Roast Pork and Sauerkraut

by Gwen on January 2, 2011 · 4 comments

Happy New Year!

The holiday season is coming to a close.  It’s been an exhausting, complicated, emotional and rewarding year.  But as it’s the first of January, it’s time to put 2010 behind us, and in my family that means upholding a very special tradition: Roast Pork and Sauerkraut.  As far back as I can remember, my mother has cooked this dish on New Year’s Day.  The dish is very German, so it’s no surprise that it ended up a part of Pennsylvania Deutch tradition.  Families all over Pennsylvania, Ohio, and West Virginia carry on the tradition today, the same way that cooks across the South make black-eyed peas to ring in the New Year.

The dish itself is said to be symbolic.  The pork of course honors the pig, who forages forward and never looks back, reminding us to look forward into the new year and not dwell in our past.  The sauerkraut represents prosperity (cabbage being an old slang word for cash) and longevity (the long, thin strips of kraut remind us of a long life line).  Historically, the first kraut of the season made from the late fall harvest of cabbages would have been ready to eat around early January, making it fitting with this time of year.  But most importantly its completely delicious.  Like most peasant dishes, this recipe is open to wide adaptation.  Most families cook this dish in a crockpot, but I think they’re missing out on the beautiful caramelization and varieties of textures that oven roasting provides.  I’m fairly certain my family’s original recipe had just 4 ingredients: pork, kraut, jelly, and caraway seeds.  Over the past few years mine has evolved a little bit to soften the acridness of the kraut and elevate the flavors of the dish.  Ok, enough chatter, let’s get to it already!

Roast Pork Shoulder with Sauerkraut
Serves 6

3-4lb pork shoulder roast **
2 lbs sauerkraut, well drained
1 onion, sliced
1 golden delicious apple, peeled cored and sliced
1 asian pear, peeled cored and sliced (or swap in 2 more apples)
2 tbsp brown sugar
2 tsps caraway seeds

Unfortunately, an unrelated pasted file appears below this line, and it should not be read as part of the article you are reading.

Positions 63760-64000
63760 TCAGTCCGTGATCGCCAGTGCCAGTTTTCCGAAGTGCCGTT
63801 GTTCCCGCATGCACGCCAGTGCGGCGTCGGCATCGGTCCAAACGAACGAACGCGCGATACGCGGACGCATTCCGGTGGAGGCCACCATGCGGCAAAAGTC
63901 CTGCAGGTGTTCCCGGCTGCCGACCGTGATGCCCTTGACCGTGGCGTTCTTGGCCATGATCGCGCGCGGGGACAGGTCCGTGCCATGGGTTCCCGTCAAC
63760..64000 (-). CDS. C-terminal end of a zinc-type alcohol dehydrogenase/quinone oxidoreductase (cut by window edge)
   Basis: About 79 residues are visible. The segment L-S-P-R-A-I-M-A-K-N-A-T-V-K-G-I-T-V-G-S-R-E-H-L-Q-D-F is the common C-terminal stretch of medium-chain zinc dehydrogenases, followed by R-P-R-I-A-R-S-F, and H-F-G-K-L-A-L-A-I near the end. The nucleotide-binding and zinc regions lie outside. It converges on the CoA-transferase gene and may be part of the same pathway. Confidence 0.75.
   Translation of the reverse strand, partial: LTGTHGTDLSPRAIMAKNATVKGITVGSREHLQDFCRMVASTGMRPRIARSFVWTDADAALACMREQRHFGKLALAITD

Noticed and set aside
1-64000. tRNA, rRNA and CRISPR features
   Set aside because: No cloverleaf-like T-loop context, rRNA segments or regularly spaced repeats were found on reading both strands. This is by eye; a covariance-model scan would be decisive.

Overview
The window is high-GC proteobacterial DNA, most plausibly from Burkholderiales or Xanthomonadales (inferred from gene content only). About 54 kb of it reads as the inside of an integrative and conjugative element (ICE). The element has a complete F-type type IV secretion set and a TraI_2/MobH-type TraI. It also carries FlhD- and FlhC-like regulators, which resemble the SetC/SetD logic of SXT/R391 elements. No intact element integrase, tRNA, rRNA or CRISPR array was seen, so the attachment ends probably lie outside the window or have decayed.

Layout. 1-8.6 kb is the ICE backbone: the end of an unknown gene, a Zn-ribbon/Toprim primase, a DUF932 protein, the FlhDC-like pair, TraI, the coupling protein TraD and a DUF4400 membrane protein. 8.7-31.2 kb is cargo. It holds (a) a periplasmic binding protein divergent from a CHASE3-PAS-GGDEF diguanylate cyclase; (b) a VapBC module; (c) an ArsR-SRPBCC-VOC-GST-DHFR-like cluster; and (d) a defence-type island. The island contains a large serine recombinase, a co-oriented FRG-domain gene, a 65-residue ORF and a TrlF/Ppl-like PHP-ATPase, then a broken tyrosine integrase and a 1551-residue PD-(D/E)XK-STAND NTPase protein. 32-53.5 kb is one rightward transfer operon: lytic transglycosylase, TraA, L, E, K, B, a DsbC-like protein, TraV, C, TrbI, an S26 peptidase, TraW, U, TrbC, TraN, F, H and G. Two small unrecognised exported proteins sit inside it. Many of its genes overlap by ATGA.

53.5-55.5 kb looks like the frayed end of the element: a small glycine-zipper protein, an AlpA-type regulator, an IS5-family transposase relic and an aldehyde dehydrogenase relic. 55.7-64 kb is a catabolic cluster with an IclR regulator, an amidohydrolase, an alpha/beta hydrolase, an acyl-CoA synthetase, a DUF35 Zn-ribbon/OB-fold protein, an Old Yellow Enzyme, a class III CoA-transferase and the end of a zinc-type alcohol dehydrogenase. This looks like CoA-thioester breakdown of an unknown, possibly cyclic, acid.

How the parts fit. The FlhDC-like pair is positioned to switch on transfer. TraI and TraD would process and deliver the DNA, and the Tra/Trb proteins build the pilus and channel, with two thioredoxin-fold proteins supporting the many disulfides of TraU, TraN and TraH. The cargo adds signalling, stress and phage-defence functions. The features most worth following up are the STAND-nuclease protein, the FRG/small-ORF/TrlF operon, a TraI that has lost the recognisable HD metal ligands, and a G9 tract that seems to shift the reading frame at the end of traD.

2 tbsp dijon mustard
2/3 cup apricot or currant jelly (or a mix of leftover jams, ideally no sweet berries)
1/3 cup apple butter (or 1/2 cup apple sauce)
1/2 cup white wine or sparkling apple cider
1 cup chicken broth (or water, or kraut juice if you just can’t get enough of it)

Preheat oven to 450 degrees.

Generously season your pork roast with kosher salt and pepper.  Set aside on the counter for about 30 minutes to take some of the chill off it.

In a large skillet, saute the onions over medium-high heat.  When the onions start to soften, add in the asian pear and apple slices and sprinkle over brown sugar and a big pinch of salt.  Reduce heat to medium and cook until lightly caramelized all over.


In a medium bowl, whisk together the dijon, jam, and apple butter.  Today I used a mix of mostly apricot jam, with some cranberry jam and pepper jelly that I had left to kill on the fridge door.

In a large dutch oven (or a tall sided roasting pan), combine the sauteed onion mixture with the sauerkraut.  Make sure the bottom of the pan is completely covered and heap the rest of the mixture along the outside to create a nest.  Sprinkle the outside rim with caraway seeds, then nestle the pork roast into the center.  Spread on the jam mixture, dotting some around the kraut.  Pour in the wine or sparkling cider and place it uncovered into the hot oven for 30 minutes.

After 30 minutes the pork should have a nice caramelized crust.

Reduce heat to 325 degrees, add in the broth just to keep the bottom of the pan from getting too dry.  Place the cover on the pan, or seal off the top with a double layer of aluminum foil and return to the oven for 2-3 hours, until the pork is tender and pulls apart easily.


Allow the pork to rest for 15 minutes before slicing into 1/2 inch thick pieces.  This is a very fatty cut of pork and despite the long cooking time it will not all render out.  You’ll have to eat around some of this excess fat, but this is what makes the meat so succulent and tender.  Serve overtop the kraut with mashed potatoes and peas on the side.

Here’s to a wonderful, healthful, prosperous and delicious New Year!

** As a leaner alternative, you can use a pork loin roast.  Brown in a hot oven per the recipe, but then once covered only cook until the pork reaches 145 degrees internally, which will take about 1 hour.  I’ve also made a scaled down variation of the dish using pork chops to serve 2-3 people.  You’ll want to halve the entire recipe for this version.  Quickly sear the porkchops in the pan before proceeding with the onions.  Glaze the chops and roast them over the kraut, uncovered, in a 375 degree oven for about 20-30 minutes until the pork hits an internal temp of 145 degrees.

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